At some point everyone sporting a brain has to break their shins on the realization that they are the easiest person in the world to fool. Beyond that lies yet another rough frontier to conquer: that the antidote to such self-delusion is not to tell yourself, "I'm no fool!" because that just sets you up for all new ways to be fooled.
As of late I've seen some gloom-inducing examples of this in -- and it pains me to say it -- the skeptic community, where some of the people have proven themselves to be not just gullibly human, but downright self-deceptive. Most prominent are a few folks who on the one hand brand themselves as skeptics and empiricists, but on the other hand won't apply skeptical and empirical scrutiny to their own prejudices about woman, nonwhites, etc.
Ugly stuff. Doubly ugly when it comes out of a community you would think to be at least incrementally immune to this kind of pigheaded b.s. But no, they're not, and out of that comes a lesson I am now realizing I have already learned in other realms: Being scrutinous of self-delusion in one field -- science vs. the paranormal -- doesn't translate into being scrutinous of self-delusion in another. One must remain perpetually vigilant of how to port one's skeptical inclinations between various non-overlapping magisteria.
In plainer English: you can always be deluded -- even when you think you can't.
What really strikes me is how skeptical circles might well have been all the more vulnerable to this particular ailment. The mechanism for this is one my friend Eric Frederiksen outlined: it's easy to go from "I only believe in facts and logic" to "If I believe this, it must be logical and factual". If you have a vested interest in seeing yourself as logical and factual, instead of fallible and gullible, this process is made all the easier. Worse, you can make a leap like that without ever noticing you're committing violence against logic and facts.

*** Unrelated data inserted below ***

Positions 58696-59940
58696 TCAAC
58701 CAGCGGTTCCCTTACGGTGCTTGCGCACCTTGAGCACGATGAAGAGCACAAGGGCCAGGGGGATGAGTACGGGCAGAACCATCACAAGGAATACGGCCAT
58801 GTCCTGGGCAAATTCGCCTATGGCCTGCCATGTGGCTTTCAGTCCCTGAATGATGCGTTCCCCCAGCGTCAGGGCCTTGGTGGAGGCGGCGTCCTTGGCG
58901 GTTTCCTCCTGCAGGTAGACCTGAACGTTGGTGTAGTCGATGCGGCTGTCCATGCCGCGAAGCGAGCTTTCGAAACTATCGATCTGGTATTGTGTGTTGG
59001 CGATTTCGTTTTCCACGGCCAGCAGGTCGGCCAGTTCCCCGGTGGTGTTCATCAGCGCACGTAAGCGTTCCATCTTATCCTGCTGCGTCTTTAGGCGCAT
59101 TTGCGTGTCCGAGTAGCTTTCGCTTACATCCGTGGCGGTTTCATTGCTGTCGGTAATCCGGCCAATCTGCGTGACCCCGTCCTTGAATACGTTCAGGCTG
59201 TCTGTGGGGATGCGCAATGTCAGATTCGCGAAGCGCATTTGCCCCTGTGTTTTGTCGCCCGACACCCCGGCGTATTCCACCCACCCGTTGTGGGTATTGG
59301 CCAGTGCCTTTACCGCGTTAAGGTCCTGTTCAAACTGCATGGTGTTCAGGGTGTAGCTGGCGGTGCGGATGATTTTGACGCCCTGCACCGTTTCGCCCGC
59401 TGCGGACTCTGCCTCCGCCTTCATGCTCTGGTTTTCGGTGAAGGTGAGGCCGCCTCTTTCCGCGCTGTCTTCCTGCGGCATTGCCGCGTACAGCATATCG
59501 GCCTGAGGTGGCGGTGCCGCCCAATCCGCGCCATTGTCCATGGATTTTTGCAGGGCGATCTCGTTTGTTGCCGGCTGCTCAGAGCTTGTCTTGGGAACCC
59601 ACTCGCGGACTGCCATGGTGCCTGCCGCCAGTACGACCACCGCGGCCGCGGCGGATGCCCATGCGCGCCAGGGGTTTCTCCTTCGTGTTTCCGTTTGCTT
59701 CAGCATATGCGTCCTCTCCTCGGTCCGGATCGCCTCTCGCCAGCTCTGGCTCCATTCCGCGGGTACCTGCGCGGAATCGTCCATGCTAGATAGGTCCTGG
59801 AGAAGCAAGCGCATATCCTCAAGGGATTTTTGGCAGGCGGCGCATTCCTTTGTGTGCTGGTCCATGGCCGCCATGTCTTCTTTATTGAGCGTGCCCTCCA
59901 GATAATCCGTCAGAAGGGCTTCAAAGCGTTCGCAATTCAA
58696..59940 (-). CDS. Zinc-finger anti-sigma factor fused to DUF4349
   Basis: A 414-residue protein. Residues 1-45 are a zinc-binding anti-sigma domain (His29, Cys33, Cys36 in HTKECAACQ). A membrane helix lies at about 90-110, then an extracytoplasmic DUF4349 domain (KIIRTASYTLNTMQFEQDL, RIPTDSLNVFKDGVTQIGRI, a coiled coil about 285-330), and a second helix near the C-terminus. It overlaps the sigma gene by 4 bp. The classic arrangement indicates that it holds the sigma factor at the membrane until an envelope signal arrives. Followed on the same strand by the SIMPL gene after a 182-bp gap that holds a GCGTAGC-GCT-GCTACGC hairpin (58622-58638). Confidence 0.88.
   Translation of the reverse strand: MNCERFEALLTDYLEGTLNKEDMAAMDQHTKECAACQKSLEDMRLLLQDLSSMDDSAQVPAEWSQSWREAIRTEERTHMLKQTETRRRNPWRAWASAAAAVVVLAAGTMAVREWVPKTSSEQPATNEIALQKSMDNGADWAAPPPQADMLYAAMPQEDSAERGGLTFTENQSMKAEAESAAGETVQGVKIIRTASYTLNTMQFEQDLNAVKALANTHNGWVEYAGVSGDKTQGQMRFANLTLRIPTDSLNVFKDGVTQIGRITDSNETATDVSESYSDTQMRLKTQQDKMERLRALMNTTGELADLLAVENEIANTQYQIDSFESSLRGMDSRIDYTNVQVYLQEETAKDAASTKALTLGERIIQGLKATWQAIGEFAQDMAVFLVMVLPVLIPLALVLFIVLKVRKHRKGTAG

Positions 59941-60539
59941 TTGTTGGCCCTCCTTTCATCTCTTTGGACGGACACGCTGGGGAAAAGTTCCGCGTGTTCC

One of the ways I got interested in Zen Buddhism was courtesy of Douglas Hofstader's discussion of Zen in his book Gödel, Escher, Bach (which I loved), where he showed how the way Zen saw things was about freeing yourself from preconceptions about things, including preconceptions about yourself. One of those preconceptions, of course, is what you know -- or, what you think you know, what the limits of your knowledge (and self-knowledge) are. Given that this came in the context of a book about what the nature of intelligence and thought was, it made sense to look at it that way.
But what didn't come from that particular discussion was some sense of how the whole point of Zen is not to merely intellectualize such things. Likewise, the point of being a skeptic is not just to think of yourself as one, but to act the part -- and not just act the part when it's convenient for you, either.
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